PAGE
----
Damn it. He had got rather used to Erik breaking his heart, but this was the first time the boy had broken his brain. He was feeling decidedly uncertain about his long-practiced ability to manage hurt people and make them feel better.
Are you sure that’s going to help? Are you really sure? This is only a problem because you screwed up in the first place, so you’d better be really sure you’re not going to screw up again.
(Why did this voice in his head sound like Hyacinth?)
“All right, I can’t think of anything else,” he muttered. He picked up the violin and left the kitchen.
Hyacinth was kneeling outside of Ann and Milo’s door with her hand against the wood and her mouth near the hole where the doorknob used to be. Half the doorknob was lying on the floor beside her. The metal had cooled, but it had left a little charred place on the floor.
“Ann, honey, please. Or Milo. I don’t mind which one of you it is right now, but could you please come out?” She turned at the sound of Mordecai’s approach and hissed at him, “Well, I hope you’re happy! She’s merged it shut! Or, he has. I don’t know if they can both do magic or not. Whoever it is, they won’t talk to me or come out!”
“I am not happy, Hyacinth,” he replied. “I have not been happy about any of this. If you’d figured that out a little sooner, maybe we wouldn’t be in this situation.”
“Now you listen!” she cried.
“Now you be quiet,” he said. “You don’t deserve my attention. This is for Ann.” He settled the violin against his shoulder.
Hyacinth strode off a few paces and stood facing the staircase. Erik waved sheepishly at her from the bottom. She did not acknowledge him.
Mordecai sighed. This was a hard one to play. A lot of talking. He had to pick a note that was in key with the rest of the thing and seesaw the bow to get the voice, with pauses for breath.
“And now the party’s over… and I’m not exactly sober…” Angie was higher in tone than Ann, but they shared a certain brassy quality. “Baby’s left me for somebody new…”
She made him play the whole thing. There wasn’t a sound out of her. He was starting to feel both doubtful and stupid by the end of it, and Angie’s voice wavered a bit, “Meet my… Melancholy blues!”
He had forgot about the piano, too. He had forgotten it entirely. It was a piano piece. He took down the violin and put the hand holding the bow over his eyes, ashamed.
“You’ve seen me,” Ann said softly, behind the door.
“Once or twice,” he admitted. The song wasn’t like that on the album, or the sheet music. Ann twisted it up a little. It seemed like he’d remembered most of it right.
“I never saw you.”
“I sat behind a potted plant,” he said. “I knew you’d talk to me.” Ann was all about talking to people. Birthdays. Anniversaries. Cute couples. Easily-embarrassed older gentlemen who do not like drag clubs.
There was a slight hiss, a reddish glow, and the scent of woodsmoke. The door, minus its knob, fell open. Ann was hugging her own shoulders. Some of her eyeliner had made a valiant effort, but the rest of her makeup had entirely worn away. She looked pale and sad, and a little like Milo. “You didn’t pay for it, did you, Em? I could’ve gotten you in for free…”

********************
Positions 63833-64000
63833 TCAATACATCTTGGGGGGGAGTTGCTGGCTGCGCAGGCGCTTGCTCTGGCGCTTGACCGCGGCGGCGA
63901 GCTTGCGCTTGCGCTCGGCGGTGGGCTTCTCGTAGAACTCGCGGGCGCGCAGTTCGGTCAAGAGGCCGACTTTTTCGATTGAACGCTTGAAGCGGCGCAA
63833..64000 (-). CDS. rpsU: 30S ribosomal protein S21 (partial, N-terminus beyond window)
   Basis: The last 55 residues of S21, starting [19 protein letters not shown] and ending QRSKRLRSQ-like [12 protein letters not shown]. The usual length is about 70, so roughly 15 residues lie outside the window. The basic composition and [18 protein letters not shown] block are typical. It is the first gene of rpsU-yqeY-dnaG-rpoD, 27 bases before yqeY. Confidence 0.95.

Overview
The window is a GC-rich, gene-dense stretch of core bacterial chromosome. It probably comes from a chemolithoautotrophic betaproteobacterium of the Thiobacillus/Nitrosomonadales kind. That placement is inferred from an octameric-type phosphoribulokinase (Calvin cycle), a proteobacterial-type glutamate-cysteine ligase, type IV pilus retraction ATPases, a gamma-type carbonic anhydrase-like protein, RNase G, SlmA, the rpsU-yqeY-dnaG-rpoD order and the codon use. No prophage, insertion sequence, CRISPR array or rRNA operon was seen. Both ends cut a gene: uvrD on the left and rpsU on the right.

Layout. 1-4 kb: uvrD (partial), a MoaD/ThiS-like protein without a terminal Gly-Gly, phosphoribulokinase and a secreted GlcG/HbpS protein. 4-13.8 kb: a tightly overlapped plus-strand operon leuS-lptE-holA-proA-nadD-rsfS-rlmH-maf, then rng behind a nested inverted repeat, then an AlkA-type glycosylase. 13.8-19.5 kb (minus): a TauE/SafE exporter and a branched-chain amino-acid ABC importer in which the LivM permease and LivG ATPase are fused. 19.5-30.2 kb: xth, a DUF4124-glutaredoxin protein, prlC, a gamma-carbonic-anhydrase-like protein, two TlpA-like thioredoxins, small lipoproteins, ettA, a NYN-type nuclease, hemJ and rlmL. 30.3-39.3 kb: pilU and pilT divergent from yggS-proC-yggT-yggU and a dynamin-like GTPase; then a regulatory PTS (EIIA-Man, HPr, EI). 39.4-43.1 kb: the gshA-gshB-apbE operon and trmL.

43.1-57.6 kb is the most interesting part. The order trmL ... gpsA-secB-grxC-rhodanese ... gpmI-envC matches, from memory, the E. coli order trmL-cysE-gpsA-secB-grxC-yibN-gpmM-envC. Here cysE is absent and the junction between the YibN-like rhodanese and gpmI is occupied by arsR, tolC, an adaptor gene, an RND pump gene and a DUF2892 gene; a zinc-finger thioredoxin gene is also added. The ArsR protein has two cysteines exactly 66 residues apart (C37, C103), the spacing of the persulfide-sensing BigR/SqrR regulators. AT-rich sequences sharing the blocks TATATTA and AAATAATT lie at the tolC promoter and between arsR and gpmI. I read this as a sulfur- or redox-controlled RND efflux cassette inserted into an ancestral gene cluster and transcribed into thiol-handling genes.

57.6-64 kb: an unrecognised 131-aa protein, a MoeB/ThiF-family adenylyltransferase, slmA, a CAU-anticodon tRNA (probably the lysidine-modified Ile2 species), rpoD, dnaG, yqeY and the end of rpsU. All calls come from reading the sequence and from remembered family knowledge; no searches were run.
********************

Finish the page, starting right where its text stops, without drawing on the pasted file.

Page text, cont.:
“I preferred paying for it,” he said primly. “Besides, it’s not as if I go often. That two drink minimum annoys me. And all the men dressed as ladies.”
“Not the ladies dressed as men?”
“I don’t know. I think that’s kind of cute. Like Victor/Victoria.”
She hugged him.
He had to disentangle his violin and hold it aside, but then he hugged her, too.
They talked about it in Ann and Milo’s room with Erik and Hyacinth excluded (one of them more willingly than the other). Ann sat on the bed. Mordecai stood with his arms folded trying to be stern about things but eventually gave up and also sat on the bed.
“It’s not just important to me,” Ann said softly, looking down. “I’m not… I don’t know if you’re right about the rest of it, but I am weird. I’m not just me. And I am what he made me. He needs what I’m able to give him. I don’t think he really understands it that way. He wants me to be happy. He’s happy I’m happy. But he’s happy because he wants the same things, too. He’s too scared of them to know he wants them, so I want them. We both want this. We want to have a lot of people look at us and love us.”
She looked back at him. “I know why he wants it. He wouldn’t like me to tell you and I won’t, but it is important. Maybe not like being able to talk and move, but it’s close. It won’t kill us if we can’t do it, we’ll still have the club, and everyone here at home who loves us, but it will hurt. It will hurt him, even if he doesn’t understand that, and I don’t want that to happen.
“I am very brave about things when it comes to keeping Milo from being hurt, Em.”
“Ann, I can’t even promise you it’s going to work,” said Mordecai. “I’ve never done this on someone like you. There aren’t people like you.”
“I know,” she said, “but I’d like to try. If you’re too worried about it, that’s all right. I understand. I’ve told you why I want to. That’s all I can do.”
He sighed and covered his face with both hands. “Is tomorrow soon enough?”
She smiled and nodded. “Yes, Em. Thank you. That gives me a little time to talk to Milo about it. He gets worried about things, too.”